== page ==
Mazda’s Rotary Engine R&D Department Revived

Mazda’s Powertrain Tech Dept Welcomes Back ‘RE Development Group’

After six years of incorporating rotary engineers into its overall engine development program, Mazda has announced the official revival of its rotary engine development. This decision comes after the successful launch of the Mazda MX-30 e-SKYACTIV R-EV in Europe last year, which featured a rotary range-extender. This was the first time a production rotary engine had been seen in 11 years, since the discontinuation of the RX-8 in 2012. The introduction of the stunning Mazda Iconic SP Concept also received a high level of enthusiasm for rotary engines, leading Mazda to make the strategic choice to reinvest in their development.

At present, the RE Development Group is responsible for developing rotary engines for use as generators. This includes utilizing them as range extenders or in vehicles such as the Iconic SP, where they can produce electricity more efficiently to power electric motors. These advancements allow for the advantages of electric vehicles to be achieved without the added weight of bulky battery packs.

The article focuses on the implementation of carbon-neutral fuels and ensuring their adherence to regulations in key markets. This will facilitate the advancement of synthetic fuels for rotary engines, such as Porsche’s carbon-neutral eFuel and Mazda’s seaweed-based biofuel, as sustainable options for the future.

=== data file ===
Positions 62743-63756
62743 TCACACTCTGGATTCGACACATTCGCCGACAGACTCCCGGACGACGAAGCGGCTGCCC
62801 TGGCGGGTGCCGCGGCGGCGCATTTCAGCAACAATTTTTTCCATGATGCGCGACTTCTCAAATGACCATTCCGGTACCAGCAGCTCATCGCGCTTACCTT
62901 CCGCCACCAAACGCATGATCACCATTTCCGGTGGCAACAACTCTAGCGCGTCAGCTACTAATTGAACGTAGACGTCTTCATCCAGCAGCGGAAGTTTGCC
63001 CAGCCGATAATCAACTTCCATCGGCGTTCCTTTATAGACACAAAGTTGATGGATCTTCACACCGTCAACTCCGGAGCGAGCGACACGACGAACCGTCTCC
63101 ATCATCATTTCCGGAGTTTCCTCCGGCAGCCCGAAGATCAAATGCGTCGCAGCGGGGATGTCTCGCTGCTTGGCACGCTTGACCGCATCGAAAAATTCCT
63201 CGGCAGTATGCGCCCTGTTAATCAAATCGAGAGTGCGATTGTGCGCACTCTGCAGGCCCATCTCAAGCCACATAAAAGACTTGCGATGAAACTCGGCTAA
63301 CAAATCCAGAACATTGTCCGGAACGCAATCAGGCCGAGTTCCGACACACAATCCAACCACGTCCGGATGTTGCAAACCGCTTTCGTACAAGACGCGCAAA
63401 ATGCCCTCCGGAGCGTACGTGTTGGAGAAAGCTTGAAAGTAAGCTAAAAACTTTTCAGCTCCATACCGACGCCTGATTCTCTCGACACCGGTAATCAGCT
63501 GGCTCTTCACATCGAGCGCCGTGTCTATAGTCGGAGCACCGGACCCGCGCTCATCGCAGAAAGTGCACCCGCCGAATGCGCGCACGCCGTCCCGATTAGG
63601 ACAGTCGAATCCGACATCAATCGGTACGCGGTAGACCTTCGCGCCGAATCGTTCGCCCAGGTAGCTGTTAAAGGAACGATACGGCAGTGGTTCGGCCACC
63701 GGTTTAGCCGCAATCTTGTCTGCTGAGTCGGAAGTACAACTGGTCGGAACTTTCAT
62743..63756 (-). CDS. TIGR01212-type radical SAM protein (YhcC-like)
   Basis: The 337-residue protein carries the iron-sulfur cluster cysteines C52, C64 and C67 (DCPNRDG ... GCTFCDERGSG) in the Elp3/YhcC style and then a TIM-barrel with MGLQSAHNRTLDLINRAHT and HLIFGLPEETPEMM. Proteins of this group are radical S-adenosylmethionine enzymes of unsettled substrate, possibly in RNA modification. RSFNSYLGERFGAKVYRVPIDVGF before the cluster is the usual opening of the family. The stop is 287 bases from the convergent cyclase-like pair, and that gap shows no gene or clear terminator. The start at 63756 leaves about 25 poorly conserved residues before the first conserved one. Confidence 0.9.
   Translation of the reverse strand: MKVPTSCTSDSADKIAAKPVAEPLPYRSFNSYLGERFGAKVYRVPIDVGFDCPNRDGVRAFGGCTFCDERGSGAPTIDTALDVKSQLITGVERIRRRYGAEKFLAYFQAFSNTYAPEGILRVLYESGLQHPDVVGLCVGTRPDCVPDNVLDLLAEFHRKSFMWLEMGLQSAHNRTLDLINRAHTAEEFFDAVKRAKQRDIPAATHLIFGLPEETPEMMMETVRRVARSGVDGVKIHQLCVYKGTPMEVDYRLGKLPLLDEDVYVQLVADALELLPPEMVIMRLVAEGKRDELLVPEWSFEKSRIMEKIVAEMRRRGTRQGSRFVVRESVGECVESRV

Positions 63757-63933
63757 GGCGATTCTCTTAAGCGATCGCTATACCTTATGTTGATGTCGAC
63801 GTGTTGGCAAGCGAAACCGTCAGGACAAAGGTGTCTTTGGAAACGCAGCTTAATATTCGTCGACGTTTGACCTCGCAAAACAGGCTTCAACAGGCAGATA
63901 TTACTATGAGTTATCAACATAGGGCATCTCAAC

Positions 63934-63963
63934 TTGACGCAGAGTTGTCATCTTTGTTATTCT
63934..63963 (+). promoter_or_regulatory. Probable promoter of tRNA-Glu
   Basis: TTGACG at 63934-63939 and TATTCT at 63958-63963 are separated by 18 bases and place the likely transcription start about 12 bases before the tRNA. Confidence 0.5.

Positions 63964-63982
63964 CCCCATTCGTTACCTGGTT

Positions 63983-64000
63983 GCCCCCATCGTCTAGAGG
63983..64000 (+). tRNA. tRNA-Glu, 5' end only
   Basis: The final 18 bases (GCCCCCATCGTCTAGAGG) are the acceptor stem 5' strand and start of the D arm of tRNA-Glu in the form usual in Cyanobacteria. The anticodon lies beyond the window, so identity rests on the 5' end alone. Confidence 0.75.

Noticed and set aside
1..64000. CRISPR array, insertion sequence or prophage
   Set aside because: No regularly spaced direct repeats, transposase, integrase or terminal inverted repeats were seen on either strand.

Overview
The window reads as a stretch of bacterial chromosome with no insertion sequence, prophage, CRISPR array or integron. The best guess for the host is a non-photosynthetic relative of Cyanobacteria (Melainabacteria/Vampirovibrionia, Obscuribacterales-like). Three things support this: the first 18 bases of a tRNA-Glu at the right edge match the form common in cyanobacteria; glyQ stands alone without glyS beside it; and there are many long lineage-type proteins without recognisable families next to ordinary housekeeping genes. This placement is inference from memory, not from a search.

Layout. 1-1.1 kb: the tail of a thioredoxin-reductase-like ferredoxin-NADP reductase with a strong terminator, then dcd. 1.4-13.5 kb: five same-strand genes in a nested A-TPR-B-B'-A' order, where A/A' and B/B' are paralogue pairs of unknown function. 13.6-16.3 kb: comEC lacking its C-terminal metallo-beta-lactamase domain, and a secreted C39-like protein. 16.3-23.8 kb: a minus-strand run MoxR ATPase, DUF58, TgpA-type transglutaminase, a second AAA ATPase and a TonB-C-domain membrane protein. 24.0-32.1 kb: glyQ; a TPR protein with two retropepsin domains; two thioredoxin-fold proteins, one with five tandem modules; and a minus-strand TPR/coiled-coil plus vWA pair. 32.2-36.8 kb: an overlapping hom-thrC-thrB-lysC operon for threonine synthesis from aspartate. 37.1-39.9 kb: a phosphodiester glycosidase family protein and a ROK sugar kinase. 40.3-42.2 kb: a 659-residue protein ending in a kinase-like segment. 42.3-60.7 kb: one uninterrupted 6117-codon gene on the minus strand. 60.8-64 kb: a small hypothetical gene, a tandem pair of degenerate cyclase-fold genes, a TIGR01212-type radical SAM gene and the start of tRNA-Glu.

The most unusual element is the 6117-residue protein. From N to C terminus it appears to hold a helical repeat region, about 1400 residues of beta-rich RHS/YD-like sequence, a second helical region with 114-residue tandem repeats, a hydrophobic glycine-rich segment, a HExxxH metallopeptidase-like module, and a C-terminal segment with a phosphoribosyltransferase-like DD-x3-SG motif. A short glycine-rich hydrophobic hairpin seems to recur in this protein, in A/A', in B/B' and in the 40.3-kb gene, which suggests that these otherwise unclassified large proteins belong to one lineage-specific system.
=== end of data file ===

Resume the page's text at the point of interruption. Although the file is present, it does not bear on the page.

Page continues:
According to Chief Technology Officer (CTO) Ichiro Hirose, the rotary engine has always been a significant representation of Mazda’s “challenger spirit” throughout its history. This iconic engine was first introduced in the Mazda Cosmo back in 1967. “We express our sincere appreciation to all those who have stood by RE and are delighted to declare the revival of the team responsible for its development – the engine that has garnered adoration from customers globally.”

The rotary experts at Mazda have not departed the company but have instead shifted their focus to other forms of combustion technology, such as the impressive Skyactiv-X engines that utilize spark-controlled ignition. According to Hirose, this change has allowed them to gain a wider understanding and will prove valuable in future development of rotary engines.

The RE Development Group, consisting of 36 engineers, has a clear goal according to Hirose: “to come together as one unit and achieve a significant advancement in the research and development of RE.” He elaborates on the department’s purpose, stating, “In a world where electrification is becoming increasingly prevalent and a carbon-neutral society is the aim, we are committed to continuously delivering captivating vehicles that ignite our customers’ passion with our unwavering ‘challenger spirit’.”

The spirit of competition coincides harmoniously with a fresh undertaking recently introduced by Mazda, in which Mazdaspeed has been revamped as Mazda Spirit Racing. This promises to bring about more spirited road vehicles under the rebranded performance division, including a fresh variation of the MX-5 Miata model.

The group aims to change that.The establishment of the RE Development Group marks the initial stage in Mazda’s journey towards creating a new model to succeed the long-awaited RX-7 and RX-8. Despite much speculation surrounding potential successors, such as the highly acclaimed RX-Vision concept, Mazda has been unable to gather enough momentum to bring these ideas to life. This newly formed group has set out to alter this pattern.

There is a glimmer of hope on the horizon, as evidenced by Mazda’s numerous patent filings over the past few years. From innovative tri-rotor sports cars to groundbreaking efficiency patents for rotary engines, it appears that this automaker is primed to lead the way in what lies ahead.

1 Comment

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